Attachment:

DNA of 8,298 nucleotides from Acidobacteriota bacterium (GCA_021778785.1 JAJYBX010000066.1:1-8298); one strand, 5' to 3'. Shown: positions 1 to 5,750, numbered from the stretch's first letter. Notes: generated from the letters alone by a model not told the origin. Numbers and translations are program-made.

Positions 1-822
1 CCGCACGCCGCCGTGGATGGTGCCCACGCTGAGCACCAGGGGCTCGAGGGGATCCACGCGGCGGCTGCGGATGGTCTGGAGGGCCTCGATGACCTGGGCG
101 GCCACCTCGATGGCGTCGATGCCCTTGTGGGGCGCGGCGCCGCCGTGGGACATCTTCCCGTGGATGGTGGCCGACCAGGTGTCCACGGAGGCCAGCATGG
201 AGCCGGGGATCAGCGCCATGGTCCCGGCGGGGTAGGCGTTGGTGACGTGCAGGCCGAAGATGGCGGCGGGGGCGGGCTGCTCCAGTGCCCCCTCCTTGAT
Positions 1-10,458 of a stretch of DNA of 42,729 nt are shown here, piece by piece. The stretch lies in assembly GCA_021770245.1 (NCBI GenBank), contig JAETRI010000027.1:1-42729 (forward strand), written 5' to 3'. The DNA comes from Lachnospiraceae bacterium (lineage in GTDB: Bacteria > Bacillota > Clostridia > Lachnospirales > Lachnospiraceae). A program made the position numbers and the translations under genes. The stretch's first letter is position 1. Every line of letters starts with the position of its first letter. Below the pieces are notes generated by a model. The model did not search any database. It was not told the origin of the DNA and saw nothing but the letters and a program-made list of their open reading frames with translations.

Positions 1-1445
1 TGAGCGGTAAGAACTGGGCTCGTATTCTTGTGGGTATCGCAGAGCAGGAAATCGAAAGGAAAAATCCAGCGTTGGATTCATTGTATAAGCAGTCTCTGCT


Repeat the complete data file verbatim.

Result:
DNA of 8,298 nucleotides from Acidobacteriota bacterium (GCA_021778785.1 JAJYBX010000066.1:1-8298); one strand, 5' to 3'. Shown: positions 1 to 5,750, numbered from the stretch's first letter. Notes: generated from the letters alone by a model not told the origin. Numbers and translations are program-made.

Positions 1-822
1 CCGCACGCCGCCGTGGATGGTGCCCACGCTGAGCACCAGGGGCTCGAGGGGATCCACGCGGCGGCTGCGGATGGTCTGGAGGGCCTCGATGACCTGGGCG
101 GCCACCTCGATGGCGTCGATGCCCTTGTGGGGCGCGGCGCCGCCGTGGGACATCTTCCCGTGGATGGTGGCCGACCAGGTGTCCACGGAGGCCAGCATGG
201 AGCCGGGGATCAGCGCCATGGTCCCGGCGGGGTAGGCGTTGGTGACGTGCAGGCCGAAGATGGCGGCGGGGGCGGGCTGCTCCAGTGCCCCCTCCTTGAT
Positions 1-10,458 of a stretch of DNA of 42,729 nt are shown here, piece by piece. The stretch lies in assembly GCA_021770245.1 (NCBI GenBank), contig JAETRI010000027.1:1-42729 (forward strand), written 5' to 3'. The DNA comes from Lachnospiraceae bacterium (lineage in GTDB: Bacteria > Bacillota > Clostridia > Lachnospirales > Lachnospiraceae). A program made the position numbers and the translations under genes. The stretch's first letter is position 1. Every line of letters starts with the position of its first letter. Below the pieces are notes generated by a model. The model did not search any database. It was not told the origin of the DNA and saw nothing but the letters and a program-made list of their open reading frames with translations.

Positions 1-1445
1 TGAGCGGTAAGAACTGGGCTCGTATTCTTGTGGGTATCGCAGAGCAGGAAATCGAAAGGAAAAATCCAGCGTTGGATTCATTGTATAAGCAGTCTCTGCT